One of the intriguing new developments in British Romantic studies centers on the religious sources of the poets, particularly the Arabic-Islamic sources that proved decisive influences on some of the most remarkable poetic works in the English language. Samar Attar’s fascinating new book, Borrowed Imagination: The British Romantic Poets and the Arabic-Islamic Sources (Lexington, 2014) builds on positive scholarly contributions by Nigel Leask, Gregory Wassil, and Emily Haddad.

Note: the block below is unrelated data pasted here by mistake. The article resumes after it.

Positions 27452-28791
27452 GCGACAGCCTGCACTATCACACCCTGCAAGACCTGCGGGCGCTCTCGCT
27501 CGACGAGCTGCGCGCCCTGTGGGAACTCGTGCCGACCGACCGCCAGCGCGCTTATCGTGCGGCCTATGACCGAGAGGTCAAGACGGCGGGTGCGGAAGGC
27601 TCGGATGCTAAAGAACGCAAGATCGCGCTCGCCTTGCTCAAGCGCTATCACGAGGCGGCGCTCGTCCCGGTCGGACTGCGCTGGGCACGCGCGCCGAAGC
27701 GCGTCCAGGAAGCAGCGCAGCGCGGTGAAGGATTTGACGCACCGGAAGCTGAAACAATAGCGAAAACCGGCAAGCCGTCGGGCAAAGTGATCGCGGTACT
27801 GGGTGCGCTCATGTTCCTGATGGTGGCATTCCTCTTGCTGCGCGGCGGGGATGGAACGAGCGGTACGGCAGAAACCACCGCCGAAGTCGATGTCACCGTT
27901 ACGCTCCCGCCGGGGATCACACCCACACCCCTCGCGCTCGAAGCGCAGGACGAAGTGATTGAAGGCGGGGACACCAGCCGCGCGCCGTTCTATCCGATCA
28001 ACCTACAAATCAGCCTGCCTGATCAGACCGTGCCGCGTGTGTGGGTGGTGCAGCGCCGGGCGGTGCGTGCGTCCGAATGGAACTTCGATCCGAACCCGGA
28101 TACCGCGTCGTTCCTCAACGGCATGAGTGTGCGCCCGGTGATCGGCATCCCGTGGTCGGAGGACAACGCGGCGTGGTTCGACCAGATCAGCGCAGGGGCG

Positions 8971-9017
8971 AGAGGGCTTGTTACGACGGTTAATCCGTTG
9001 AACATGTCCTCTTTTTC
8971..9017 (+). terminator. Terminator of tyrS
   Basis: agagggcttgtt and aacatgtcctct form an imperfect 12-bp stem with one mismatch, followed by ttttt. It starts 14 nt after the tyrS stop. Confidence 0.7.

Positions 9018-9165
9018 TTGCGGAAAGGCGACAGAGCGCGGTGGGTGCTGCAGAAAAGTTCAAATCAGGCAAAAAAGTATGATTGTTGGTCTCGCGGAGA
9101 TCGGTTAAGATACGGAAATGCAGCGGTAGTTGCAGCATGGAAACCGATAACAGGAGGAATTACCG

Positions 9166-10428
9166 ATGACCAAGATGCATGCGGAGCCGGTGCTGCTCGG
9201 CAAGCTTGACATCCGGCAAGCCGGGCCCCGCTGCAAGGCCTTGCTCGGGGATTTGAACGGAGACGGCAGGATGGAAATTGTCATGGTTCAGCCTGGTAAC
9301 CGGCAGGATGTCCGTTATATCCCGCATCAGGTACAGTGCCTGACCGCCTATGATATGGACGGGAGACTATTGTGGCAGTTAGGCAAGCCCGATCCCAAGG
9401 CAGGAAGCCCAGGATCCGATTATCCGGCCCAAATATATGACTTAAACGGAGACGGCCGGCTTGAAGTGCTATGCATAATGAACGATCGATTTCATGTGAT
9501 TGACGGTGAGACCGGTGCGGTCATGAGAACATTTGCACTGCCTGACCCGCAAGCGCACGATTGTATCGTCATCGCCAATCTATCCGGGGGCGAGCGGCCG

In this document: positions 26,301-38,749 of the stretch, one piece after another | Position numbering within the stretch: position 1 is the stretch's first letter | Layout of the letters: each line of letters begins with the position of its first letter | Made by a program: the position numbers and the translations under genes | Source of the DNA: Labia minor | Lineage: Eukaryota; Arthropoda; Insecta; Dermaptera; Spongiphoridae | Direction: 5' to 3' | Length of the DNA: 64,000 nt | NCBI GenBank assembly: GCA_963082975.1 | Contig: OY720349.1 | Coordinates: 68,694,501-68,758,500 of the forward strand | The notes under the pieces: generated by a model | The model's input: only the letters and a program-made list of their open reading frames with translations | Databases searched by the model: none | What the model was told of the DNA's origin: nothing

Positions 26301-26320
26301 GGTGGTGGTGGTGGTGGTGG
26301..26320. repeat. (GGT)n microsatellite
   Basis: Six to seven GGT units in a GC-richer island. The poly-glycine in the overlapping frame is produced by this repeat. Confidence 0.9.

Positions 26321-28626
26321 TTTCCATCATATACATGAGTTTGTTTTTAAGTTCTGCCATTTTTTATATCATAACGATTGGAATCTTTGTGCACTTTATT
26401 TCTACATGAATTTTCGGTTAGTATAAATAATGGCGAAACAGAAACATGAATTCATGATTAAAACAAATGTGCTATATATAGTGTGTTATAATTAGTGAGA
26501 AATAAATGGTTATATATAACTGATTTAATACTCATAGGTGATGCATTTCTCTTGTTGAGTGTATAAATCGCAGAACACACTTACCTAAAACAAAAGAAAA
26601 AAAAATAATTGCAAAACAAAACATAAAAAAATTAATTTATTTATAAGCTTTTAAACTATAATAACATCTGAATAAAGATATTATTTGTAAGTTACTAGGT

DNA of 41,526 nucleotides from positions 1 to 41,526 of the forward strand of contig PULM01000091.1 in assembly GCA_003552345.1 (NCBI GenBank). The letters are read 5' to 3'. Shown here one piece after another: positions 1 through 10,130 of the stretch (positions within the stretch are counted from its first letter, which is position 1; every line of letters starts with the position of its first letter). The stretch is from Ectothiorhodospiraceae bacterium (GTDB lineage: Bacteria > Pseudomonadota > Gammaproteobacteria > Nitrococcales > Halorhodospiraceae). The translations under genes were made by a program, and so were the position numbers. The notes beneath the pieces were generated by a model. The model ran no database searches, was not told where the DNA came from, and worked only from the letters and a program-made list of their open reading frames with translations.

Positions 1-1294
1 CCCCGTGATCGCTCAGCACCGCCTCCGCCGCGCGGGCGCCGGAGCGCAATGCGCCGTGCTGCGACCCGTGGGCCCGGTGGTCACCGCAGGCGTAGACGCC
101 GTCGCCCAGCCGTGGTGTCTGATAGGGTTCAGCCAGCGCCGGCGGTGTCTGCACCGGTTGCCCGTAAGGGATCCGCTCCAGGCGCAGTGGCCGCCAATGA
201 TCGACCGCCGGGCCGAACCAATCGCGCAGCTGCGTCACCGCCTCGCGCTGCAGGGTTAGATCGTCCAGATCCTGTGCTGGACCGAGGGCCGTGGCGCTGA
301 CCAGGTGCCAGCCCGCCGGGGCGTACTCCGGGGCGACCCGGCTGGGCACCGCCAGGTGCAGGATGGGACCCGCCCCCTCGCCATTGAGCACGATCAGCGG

Attar protests the long history of Western scholarship that almost exclusively favors English and European origins of Romantic poetry: “if they do mention Arabic, or Persian, or Indian sources as materials that have played some role in shifting the literary sensibility in Britain they tend to do so in passing, or they simply confess that it is difficult to decipher those oriental tales” (7). Sure, Arabian Nights gets an occasional mention, but not much beyond that. Coleridge’s Kubla Khan is perhaps the most obvious example of a work that demands attention to Arab-Islamic influences, but how many references to the novelist Ibn Tufayl (1105-1185) appear in the average monograph on Romanticism? Attar stays with dominant canonical figures in chapters on Coleridge, Keats, Wordsworth, Blake, P. B. Shelley, and Byron, but it is hoped that similar studies will continue to excavate the Arab-Islamic cultural, literary, theological, and philosophical sources of British Romanticism.